This followed the Oscars last year, which were so controversial that the Twitter hashtag #OscarsSoWhite became a crusade of its own. It certainly reflected well in this year’s Oscars, didn’t it? Locally though? So far this year every single act is white and male once again, although one of the groups does have a female lead singer; I guess that counts for something.

More inclusion please!

I guess is someone’s got to say it, it’ll have to be me. Folks… privilege isn’t something to be proud of. The word all of us should be striving for is inclusion.

I shouldn’t have to be the one telling businesses that it’s been proven that having a diverse employee culture that includes management helps companies succeed and become more prosperous with their consumer base than companies that seem to think inclusion is just another “I” word (ask the founder of Uber about this one). In 2017, I shouldn’t have to be the one who came up with a generic succession plan for leadership diversity as a sole proprietor when other companies have way more employees and should be doing this themselves.

What people like Roy Thomas seem to be missing isn’t that the rest of us don’t believe he has the right to create whatever he wants and however he wants. Really, we don’t care as much as you think we do. What we care about are your reasons for doing it your way when, because we’re not stupid, we know where you got the idea from. You’re nothing new; we’ve seen the same thing for centuries (y’all don’t really believe the original cowboys were white do you?).

No one’s looking for a handout. We’re not looking for affirmative action.

We’re looking for fair opportunities, especially in representing ourselves. If you say there are no qualified minorities, then help make some. Stop explaining or apologizing; let’s get moving on solutions to a better way.

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“You can’t just hide and act like nothing’s going on.”

“Sure I can.”

“Don’t you care about what’s happening?”

“Not really, because there’s nothing I can do. I have no power; minorities have no power. I did my part; now I’m done.”

“I’m not giving up. I’m going to fight for the next 4 years.”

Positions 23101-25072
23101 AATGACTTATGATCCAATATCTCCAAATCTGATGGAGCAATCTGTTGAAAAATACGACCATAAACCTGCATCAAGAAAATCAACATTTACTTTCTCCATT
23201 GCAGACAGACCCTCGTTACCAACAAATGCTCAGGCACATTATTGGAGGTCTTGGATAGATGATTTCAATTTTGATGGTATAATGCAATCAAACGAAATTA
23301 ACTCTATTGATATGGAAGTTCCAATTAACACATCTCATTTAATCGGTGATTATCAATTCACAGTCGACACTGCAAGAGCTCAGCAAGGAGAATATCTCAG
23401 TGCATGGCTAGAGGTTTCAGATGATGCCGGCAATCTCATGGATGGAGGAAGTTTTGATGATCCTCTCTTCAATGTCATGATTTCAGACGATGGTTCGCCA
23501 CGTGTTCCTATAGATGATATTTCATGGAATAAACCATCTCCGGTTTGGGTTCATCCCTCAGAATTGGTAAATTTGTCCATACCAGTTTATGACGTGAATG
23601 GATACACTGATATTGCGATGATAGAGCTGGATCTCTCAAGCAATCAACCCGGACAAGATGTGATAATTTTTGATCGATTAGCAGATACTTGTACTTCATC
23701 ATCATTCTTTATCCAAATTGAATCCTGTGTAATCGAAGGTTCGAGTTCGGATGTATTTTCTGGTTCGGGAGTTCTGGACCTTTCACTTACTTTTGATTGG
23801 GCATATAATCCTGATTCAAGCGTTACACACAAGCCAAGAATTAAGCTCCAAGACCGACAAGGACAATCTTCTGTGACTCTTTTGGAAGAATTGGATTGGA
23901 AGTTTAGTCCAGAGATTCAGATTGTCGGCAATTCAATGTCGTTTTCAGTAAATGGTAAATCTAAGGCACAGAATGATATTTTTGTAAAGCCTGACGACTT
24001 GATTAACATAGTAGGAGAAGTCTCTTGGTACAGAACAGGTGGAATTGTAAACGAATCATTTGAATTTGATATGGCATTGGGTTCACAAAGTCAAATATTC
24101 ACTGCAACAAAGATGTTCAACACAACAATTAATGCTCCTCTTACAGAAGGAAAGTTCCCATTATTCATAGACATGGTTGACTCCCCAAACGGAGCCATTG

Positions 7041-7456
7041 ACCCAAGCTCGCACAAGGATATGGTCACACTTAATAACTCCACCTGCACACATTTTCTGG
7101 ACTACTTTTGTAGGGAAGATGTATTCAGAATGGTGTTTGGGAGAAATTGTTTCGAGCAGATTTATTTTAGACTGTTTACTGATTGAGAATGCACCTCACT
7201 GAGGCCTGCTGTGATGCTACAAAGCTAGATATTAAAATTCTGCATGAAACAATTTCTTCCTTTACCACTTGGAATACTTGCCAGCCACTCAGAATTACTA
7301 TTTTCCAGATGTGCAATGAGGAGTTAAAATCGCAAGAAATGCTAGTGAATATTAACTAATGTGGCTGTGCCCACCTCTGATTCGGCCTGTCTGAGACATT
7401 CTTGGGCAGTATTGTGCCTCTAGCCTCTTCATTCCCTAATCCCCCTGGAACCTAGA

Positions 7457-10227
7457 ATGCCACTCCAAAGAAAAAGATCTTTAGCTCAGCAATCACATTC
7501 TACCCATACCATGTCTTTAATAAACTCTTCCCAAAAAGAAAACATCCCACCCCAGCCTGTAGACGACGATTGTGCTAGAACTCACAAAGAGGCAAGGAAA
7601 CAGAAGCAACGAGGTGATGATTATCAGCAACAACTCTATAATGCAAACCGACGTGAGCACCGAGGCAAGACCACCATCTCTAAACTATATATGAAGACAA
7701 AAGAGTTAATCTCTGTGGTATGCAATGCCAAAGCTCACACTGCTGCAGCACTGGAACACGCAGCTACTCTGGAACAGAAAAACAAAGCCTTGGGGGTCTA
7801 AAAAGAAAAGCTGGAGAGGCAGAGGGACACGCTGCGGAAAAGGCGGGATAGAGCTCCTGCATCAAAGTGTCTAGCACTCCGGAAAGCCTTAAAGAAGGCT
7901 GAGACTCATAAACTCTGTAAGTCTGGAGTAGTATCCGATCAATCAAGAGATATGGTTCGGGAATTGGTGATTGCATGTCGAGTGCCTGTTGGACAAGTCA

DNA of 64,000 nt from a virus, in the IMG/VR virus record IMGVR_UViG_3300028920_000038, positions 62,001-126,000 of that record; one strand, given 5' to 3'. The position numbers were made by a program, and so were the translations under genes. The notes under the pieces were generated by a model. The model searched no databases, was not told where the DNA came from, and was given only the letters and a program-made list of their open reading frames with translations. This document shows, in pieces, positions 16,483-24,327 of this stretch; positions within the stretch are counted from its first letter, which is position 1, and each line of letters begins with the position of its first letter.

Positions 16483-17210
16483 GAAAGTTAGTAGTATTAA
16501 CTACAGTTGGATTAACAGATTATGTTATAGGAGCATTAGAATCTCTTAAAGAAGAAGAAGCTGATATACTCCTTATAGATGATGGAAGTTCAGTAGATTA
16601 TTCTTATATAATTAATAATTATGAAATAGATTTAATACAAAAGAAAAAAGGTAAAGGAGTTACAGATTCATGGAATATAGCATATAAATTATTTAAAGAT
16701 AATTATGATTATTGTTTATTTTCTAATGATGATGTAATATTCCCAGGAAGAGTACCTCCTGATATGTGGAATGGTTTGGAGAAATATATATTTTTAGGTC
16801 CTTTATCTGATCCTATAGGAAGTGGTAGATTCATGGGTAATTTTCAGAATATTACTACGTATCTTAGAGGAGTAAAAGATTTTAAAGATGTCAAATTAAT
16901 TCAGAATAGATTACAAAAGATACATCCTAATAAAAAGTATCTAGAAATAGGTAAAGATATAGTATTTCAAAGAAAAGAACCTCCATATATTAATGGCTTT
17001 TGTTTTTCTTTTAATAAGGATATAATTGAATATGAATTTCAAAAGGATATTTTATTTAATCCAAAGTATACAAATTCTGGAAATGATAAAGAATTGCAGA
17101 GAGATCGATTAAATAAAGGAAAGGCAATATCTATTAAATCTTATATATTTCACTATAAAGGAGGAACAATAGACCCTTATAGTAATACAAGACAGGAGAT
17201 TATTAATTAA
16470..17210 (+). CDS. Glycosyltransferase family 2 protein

“You do that. I’ll be over here looking for peace, defending health care when I can and writing about leadership and diversity. I don’t have to be a leader all the time.”

This is a recent conversation I had with a friend of mine. I’ve had a few of these types of conversations since late December, when people were finally ready to try to talk to me about what happened last November after I almost quit social media.

I’m a guy who writes about leadership. I’m a guy who writes about diversity. I’m a guy who writes about communications. I’m a guy who writes about health care. I’m a guy who writes about motivation.

Almost all the time when I’m writing about these things, I’m relating them to how they should be applied in a business sense. When I wrote about things leaders do that managers don’t do, that was specifically in a business sense. When I wrote my latest piece on different types of motivation, it was geared towards business and employees.

Occasionally I’ll go off business for a while like I did when I talked about moving my mother into my house because leadership topics aren’t always confined to business. The same goes for motivation and diversity topics. Nothing’s all black or white; not even life and death.

When I was working at hospitals, I was in a leadership position. As a consultant, sometimes I’m in a leadership position. In those times I’m paid to be a leader, and I like to think I do it pretty well.

When I was younger I was often the leader on a sports team, and I’ve lead a lot of other things in my past. But most of the time, outside of work and my own business, the only time I’m potentially a leader is when I apply it to myself. I’m not always such a good leader even then.